In this question, the asker needs to choose a topic for an independent study project, and is asking for suggestions.

Are such questions appropriate here?

As the comments express some differing opinions, I thought I would start this meta question rather than casting the final close vote. (I've added my own opinion as an answer below.)


I agree with Nate Eldredge that such questions lack objective, definitive answers. Possibly they could exist as community wiki questions, although that format seems to be going out of fashion on SE sites.

More fundamentally though I think that students who ask for research topics on the internet are making a mistake, and probably not taking proper advantage of the resources available to them. Beginners at mathematical research need, and deserve, significant mentoring. It is hard for me to imagine an academic context in which research is asked of students (especially, undergraduate students) but no instructor in the department is willing to provide significant aid. I think it is much more likely that the students who are asking here for help are simply shy, or are misunderstanding the amount of independence that is expected of them. Certainly if I assigned a research project to an undergraduate and found out that she came here asking for such broad, initial help, I would feel that I had failed to make myself sufficiently available to the student.

High school students. People studying a topic for their own amusement. Students at small schools who want more variety than is available to them in person, or who have personality clashes with the people who would normally help them. Shy students, especially in large departments. Married undergraduates who work full-time whose schedules make it hard enough to get to the classroom, never mind to meet with faculty; we had a lot of those where I taught. MSE isn’t the ideal place to get that kind of help, but it may well be the best available for some. – Brian M. Scott Feb 13 '13 at 0:02

My feeling is that this is not a good fit for the Q&A format. It doesn't have an objectively correct answer, and will likely result in everybody suggesting a project in his or her own favorite area. I would prefer that such questions be closed.


Personally, I'm okay with it. I agree with Pete Clark that math.SE might not be the optimal source of research topics, and that ideally a student will be guided by the course instructor.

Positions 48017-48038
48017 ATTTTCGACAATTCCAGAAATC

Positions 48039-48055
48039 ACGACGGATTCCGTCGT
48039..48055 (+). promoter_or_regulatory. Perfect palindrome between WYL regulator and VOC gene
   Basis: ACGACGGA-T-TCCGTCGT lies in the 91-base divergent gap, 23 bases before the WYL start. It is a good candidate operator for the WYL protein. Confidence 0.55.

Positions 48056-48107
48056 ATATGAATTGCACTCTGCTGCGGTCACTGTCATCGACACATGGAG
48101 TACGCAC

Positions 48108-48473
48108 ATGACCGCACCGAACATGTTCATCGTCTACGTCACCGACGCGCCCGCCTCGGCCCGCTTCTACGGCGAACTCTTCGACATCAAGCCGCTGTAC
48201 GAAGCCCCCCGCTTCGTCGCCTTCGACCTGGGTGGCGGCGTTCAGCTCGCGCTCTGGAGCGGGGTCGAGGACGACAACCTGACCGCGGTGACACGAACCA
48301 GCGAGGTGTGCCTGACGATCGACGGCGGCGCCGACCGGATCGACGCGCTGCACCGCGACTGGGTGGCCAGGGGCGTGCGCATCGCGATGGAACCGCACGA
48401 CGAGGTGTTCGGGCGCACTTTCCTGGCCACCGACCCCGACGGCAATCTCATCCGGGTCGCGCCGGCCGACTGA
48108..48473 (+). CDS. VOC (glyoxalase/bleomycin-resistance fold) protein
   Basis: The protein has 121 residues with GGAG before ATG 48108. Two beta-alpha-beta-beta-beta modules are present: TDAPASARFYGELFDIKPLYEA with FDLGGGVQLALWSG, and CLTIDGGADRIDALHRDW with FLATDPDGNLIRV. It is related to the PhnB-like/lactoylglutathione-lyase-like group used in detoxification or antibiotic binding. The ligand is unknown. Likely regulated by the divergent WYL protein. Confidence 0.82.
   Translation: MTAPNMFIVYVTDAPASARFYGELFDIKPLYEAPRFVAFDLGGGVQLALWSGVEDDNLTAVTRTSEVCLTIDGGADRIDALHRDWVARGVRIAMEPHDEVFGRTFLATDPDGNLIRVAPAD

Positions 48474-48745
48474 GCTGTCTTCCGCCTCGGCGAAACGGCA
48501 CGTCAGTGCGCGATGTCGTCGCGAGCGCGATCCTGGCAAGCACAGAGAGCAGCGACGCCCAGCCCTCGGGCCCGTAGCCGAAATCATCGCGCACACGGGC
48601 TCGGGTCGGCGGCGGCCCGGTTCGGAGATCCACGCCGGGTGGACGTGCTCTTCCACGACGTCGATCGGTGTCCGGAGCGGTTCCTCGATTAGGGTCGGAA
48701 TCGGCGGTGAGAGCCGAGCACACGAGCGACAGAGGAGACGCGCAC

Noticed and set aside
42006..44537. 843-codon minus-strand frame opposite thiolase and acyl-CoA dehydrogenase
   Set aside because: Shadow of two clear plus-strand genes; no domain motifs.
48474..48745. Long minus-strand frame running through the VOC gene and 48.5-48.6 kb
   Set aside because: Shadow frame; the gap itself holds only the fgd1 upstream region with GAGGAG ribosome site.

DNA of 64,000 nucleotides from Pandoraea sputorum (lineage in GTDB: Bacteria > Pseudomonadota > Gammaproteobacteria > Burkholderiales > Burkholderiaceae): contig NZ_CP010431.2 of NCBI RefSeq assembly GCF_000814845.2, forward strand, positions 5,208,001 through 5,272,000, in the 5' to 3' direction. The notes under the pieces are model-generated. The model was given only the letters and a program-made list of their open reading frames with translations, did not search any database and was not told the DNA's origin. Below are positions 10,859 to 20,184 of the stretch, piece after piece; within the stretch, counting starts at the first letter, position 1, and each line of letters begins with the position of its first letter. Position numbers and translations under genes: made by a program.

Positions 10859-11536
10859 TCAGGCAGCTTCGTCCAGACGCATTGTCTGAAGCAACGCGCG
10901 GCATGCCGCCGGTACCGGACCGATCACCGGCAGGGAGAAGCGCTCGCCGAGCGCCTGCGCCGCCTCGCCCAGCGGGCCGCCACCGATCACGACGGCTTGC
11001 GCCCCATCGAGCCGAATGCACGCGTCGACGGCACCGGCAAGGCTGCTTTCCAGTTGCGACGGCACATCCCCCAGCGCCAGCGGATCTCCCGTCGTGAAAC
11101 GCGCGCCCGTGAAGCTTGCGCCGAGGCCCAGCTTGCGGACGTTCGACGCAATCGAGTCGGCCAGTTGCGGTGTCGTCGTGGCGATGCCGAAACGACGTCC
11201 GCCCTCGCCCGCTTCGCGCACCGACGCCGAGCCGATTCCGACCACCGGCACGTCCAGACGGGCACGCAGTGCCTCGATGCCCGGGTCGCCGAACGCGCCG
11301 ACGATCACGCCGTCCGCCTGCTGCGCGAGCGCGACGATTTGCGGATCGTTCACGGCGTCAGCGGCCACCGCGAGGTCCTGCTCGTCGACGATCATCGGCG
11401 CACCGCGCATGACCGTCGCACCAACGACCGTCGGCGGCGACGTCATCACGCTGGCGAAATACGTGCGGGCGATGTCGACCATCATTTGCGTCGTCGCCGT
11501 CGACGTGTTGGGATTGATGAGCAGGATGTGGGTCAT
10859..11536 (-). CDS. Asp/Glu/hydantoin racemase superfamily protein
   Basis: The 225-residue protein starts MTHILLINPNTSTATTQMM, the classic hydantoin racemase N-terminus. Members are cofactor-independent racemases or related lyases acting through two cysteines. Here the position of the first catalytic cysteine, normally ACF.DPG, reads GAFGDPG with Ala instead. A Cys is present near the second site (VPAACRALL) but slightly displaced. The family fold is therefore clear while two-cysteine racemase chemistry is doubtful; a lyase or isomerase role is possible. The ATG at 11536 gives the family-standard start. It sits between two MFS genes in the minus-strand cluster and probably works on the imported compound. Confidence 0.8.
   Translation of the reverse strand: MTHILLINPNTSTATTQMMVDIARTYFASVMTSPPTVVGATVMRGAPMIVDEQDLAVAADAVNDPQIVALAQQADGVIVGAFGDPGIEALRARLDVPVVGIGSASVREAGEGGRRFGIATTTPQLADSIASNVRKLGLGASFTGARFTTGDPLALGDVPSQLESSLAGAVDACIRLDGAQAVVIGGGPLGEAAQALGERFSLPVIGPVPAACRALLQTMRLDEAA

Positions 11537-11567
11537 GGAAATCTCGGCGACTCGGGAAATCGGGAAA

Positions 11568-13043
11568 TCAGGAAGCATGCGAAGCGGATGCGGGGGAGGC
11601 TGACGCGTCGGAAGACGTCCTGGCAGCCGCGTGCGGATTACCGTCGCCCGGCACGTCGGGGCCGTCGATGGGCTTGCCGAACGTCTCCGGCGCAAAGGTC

But then again, math.SE may be the best resource available in some cases. I remember being assigned independent topics to present in high school geometry; if only math.SE were around at that time, I may well have gone and learned the basic definitions and a model for projective geometry, which I'm sure my teacher was unaware of.

Although questions of this type lack an objectively correct answer, the math.SE community may be the best source for interesting-yet-accessible topics. Sure, plenty of people will just post their personal favorites, but after a few comments asking about the student's background, I think voting will often push the most helpful suggestions to the top.

So I propose we leave these questions open, as community wiki.


I agree with Brett, we shouldn't assume that all students have access to top faculty or mentors. Furthermore, not all posters asking for topics are students in an institution. There are many interesting topics/problems that can be difficult to find yet can be done independently for pure enjoyment or personal study.


Perhaps such questions could be improved by narrowing down the subject area sufficiently. For example, asking about the active areas of research or examples of unsolved problems within a specific field could draw attention of the specialists and thus make responses more objective, rather than merely a reflection of personal preference.


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